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How to Roll a Joint

How to Roll a Joint, Rolling the Perfect Joint

Rolling Papers

Rolling Papers come in all shapes, sizes, colors and designs. Novelties aside, the best skins are the ones which stick where and when you want them to. These nothing worse than spending half an hour on your masterpiece only to have it fall apart at the crucial moment.

Rice or wheat straw are recommended – the thinner and finer the better, although thicker papers are more tear resisant. Most of these designs are based on using standard size papers but work just as well with king size.

Paper never got anyone high so the aim is always to use as little as possible. Try tearing your papers down to size. Some judicious trimming can also make the joint easier to roll. The wider, squarer types of paper give you more scope for creating tailor made skins of different shapes.

If things start go bit pear-shaped the humble skin can save the day. Gummed strips torn from a spare paper make excellent bandages for tears, leaks, gaps and other emergencies. The strips are also ideal for creating joints between spliffs and roaches.

 

Rolling the Joint

Most people reading this will be well practiced the art of rolling a decent, smokeable joint. However, for those with more thumbs than fingers and a zero rating on the Kudos scale, here are few basic tips on rolling the perfect joint.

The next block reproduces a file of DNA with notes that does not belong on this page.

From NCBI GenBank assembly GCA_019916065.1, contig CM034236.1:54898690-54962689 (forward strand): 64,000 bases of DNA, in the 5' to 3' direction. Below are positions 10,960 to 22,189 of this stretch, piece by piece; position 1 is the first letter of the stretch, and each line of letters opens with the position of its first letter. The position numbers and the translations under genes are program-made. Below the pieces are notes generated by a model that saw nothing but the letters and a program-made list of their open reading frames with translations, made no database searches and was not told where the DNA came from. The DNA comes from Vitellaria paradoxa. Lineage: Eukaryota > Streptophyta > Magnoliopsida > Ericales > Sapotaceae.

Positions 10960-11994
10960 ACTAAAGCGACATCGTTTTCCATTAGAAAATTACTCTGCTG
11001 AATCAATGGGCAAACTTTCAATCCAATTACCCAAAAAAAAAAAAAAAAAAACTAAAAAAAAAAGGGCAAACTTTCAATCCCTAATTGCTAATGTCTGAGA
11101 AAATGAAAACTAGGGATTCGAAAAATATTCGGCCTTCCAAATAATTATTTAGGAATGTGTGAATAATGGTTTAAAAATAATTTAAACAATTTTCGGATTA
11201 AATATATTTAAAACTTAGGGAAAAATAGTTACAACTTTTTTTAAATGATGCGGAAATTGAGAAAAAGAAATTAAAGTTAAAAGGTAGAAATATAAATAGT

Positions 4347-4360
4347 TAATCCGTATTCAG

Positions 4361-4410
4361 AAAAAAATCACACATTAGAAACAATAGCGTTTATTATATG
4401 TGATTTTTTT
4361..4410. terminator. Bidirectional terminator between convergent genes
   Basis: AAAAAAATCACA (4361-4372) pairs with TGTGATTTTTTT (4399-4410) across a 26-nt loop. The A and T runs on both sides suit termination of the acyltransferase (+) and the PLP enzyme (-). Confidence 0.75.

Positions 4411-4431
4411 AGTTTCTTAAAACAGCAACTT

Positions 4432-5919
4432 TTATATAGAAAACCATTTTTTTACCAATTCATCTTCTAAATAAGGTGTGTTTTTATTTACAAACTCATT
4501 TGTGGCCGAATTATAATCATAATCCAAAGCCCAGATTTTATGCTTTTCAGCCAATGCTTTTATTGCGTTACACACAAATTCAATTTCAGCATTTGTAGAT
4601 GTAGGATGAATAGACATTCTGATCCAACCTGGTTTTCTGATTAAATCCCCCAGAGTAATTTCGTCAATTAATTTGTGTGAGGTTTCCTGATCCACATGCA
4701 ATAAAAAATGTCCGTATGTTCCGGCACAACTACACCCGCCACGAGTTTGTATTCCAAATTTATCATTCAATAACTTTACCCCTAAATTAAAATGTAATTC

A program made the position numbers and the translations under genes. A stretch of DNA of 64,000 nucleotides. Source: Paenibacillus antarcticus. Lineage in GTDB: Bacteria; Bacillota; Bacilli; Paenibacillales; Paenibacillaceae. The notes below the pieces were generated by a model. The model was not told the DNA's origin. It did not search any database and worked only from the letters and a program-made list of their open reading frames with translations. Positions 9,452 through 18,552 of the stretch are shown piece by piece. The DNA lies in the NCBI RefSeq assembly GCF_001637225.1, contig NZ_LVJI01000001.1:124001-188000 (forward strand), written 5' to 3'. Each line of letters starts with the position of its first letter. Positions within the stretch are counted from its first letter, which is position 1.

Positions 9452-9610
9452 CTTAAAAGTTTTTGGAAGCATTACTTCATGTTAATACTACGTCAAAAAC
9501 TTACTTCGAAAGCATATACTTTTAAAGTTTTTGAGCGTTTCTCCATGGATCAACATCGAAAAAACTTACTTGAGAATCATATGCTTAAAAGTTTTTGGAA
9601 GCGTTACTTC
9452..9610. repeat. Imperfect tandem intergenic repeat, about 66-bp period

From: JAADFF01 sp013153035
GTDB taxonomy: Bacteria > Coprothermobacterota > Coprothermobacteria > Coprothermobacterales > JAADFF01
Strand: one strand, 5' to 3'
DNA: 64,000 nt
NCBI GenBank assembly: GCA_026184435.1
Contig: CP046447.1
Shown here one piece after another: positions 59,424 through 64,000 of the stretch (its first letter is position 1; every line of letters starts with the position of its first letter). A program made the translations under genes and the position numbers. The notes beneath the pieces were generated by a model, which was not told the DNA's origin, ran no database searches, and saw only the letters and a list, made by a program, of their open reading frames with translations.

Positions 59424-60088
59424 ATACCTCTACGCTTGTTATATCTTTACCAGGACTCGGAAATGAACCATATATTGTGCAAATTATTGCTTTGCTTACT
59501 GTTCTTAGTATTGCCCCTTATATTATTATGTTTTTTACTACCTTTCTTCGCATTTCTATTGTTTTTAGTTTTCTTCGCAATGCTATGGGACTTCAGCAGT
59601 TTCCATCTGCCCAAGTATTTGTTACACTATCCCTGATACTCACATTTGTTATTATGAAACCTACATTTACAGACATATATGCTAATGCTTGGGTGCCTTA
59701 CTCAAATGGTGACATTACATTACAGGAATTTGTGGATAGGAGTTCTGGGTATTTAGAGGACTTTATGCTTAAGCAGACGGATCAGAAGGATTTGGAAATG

The mix is perhaps the most important part of the joint. Make sure the consistency is even and break-up or remove any lumps or ‘woody’ bits.

The shape of the finished joint is decided by how you distribute the mix over the papers. Many of the numbers here are cone-shape. Cones tend to smoke more smoothly than straight joints, but are slightly harder to roll.

Putting the roach in before rolling is recommended and saves time and hassle. You’re also more likely to get a perfect fit.

Now for the ‘tricky’ bit. Pick everything up and start in the middle, rolling outwards. Let your thumbs do most of the work and give support and pressure with your forefingers. You should start to feel the mix firming inside the paper. 

When you have an even consistency tuck down the facing paper edge with tips of your thumbs, wrap the excess paper around the joint, wet the and seal that baby!

The best joints are firm but so tight you have to bust a lung drawing smoke. Loose joints taste rough, burn too fast and have a nasty habit of setting light to clothing and furniture.